Showing posts with label weapons. Show all posts
Showing posts with label weapons. Show all posts

May 13, 2015

5 Year Old Nunchaku Master







Every now and again I run across a video such as this that makes me second guess my desire NOT to have children.  Dressed to the nines and mimicking the great Bruce Lee PERFECTLY with killer nunchaku (commonly referred to as 'Numchucks') skills! But then I am slapped back into reality when I see children and their keepers at the airport, grocery store, or unfortunately many a restaurant.  

A kind reminder to check out the Bruce Lee exhibit in the ID of Seattle at the Wing Luke museum. 

April 18, 2015

State Knife Laws


State Knife Law Infographic by KnifeUp.

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March 2, 2015

Surviving A Gunfight with Lt. Bob Stasch of the Chicago PD

Our friend Darrin Cook over at Big Stick Combat has a great blog where he brings many great perspectives and opinions to the martial arts self defense realm.  He is a realist and seems to have common sense hence why he often posts about 21st century combat; ie. gun defense. 

It has been my experience that the overwhelming majority of folks involved in the martial arts have about 0-5% knowledge base when it comes to guns.  That is an all encompassing statement (obviously I am ignoring variable demographics) but in all reality the majority of people I run across have not even fired a weapon before let alone know what to do if faced with an armed opponent (weapons are more and more prevalent in assault cases).  So when Darrin shares a great clip like this one I tend to listen and learn.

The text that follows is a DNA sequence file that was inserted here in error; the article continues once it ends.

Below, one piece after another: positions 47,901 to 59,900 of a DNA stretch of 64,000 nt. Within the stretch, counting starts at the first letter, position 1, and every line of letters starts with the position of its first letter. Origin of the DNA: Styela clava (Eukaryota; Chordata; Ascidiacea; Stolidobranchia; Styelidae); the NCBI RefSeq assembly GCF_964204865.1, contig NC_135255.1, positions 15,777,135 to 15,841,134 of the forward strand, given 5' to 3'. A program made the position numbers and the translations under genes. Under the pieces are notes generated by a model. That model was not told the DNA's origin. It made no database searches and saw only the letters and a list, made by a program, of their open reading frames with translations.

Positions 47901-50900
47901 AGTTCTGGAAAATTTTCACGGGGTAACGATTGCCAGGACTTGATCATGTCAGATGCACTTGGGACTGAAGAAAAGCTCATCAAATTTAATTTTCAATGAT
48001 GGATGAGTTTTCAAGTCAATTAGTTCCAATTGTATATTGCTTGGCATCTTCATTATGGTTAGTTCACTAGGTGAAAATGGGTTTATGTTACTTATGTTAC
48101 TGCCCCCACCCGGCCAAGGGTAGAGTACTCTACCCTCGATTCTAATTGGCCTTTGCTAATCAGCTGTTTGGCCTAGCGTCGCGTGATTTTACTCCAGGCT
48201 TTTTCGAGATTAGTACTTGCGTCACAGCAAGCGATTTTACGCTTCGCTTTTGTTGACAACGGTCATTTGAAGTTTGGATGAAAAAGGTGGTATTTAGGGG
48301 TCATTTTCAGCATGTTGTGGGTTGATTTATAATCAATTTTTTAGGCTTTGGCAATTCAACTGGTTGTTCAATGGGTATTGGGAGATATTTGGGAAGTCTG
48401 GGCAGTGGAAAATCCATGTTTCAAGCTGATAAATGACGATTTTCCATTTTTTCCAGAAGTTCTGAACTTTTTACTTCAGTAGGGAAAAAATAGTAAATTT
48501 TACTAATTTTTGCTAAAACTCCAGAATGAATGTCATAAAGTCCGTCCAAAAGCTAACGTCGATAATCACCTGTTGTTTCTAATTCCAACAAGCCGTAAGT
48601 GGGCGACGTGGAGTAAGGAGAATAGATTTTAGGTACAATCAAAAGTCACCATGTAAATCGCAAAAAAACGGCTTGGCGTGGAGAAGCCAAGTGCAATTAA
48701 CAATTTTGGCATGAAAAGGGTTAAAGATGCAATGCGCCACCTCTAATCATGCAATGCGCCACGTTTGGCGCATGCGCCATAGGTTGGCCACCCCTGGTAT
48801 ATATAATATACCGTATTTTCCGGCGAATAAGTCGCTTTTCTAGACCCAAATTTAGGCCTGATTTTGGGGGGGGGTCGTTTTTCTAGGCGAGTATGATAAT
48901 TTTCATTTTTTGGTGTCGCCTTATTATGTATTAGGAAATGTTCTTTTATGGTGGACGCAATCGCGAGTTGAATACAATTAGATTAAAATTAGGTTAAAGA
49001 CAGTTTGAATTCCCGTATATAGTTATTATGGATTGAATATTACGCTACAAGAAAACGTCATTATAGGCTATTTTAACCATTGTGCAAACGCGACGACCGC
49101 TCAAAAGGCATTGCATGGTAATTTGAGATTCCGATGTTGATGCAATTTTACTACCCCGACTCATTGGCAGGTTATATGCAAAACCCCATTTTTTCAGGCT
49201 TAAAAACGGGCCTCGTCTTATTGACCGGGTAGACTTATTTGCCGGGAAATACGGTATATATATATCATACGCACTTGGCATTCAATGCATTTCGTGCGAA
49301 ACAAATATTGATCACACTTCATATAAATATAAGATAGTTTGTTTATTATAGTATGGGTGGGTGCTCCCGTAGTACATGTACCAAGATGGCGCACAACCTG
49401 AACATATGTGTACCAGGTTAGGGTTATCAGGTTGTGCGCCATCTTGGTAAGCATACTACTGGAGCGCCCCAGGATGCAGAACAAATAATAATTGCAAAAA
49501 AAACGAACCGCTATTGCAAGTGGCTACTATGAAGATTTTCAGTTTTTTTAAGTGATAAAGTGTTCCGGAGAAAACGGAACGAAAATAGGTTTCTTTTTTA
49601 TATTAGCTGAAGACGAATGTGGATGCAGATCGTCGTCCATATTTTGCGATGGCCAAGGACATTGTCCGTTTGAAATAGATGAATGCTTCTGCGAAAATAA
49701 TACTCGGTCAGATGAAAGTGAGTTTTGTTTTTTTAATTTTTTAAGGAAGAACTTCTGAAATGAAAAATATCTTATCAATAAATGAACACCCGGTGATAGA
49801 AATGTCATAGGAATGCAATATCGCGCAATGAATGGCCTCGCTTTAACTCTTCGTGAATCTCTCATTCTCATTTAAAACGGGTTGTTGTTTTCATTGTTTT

Lt. Bob Stasch has survived  14 gun fights in his nearly 35 years of service on the Chicago Police force.  Few individuals have such experience and are alive to speak of it.  I have included the video interview and also provided the highlights from the interview (thanks to Darrin):



  • Go for head shots instead of center-of-mass shots, especially at very close range, where most gunfights occur.
  • Practice shooting a 6-inch paper plate. If you can hit the plate, you can hit the head.
  • Most of his gunfights were under 12 feet.
  • Train for instinctive, point shooting instead of aimed shooting.
  • In most instances, your off hand is occupied doing something else –be prepared to shoot one-handed.
  • Carry a minimum of 2 extra magazines.
  • Carry a backup weapon in case your gun malfunctions or you’re disarmed.
  • Lieutenant Stasch likes a lightweight .38 revolver as a backup.
  • He carries a Sig Sauer P220 in .45 because of the feel in the hand “The key to being a good handgun shooter is to have a weapon that’s an extension of your hand. Don’t get the gun that people recommend –get the gun that feels right in your hand. Go to a gun store and pick up every gun with your eyes closed, pick the one that feels like a 6th finger.”

 Lt. Stasch's findings are congruent with the NYPD's SOP 9 study on combat cases: click here to be redirected.

Food for thought here no matter what your opinion of firearms is.  Are you prepared? 

February 18, 2014

Weapon Based Self Defense

Because this is awesome!!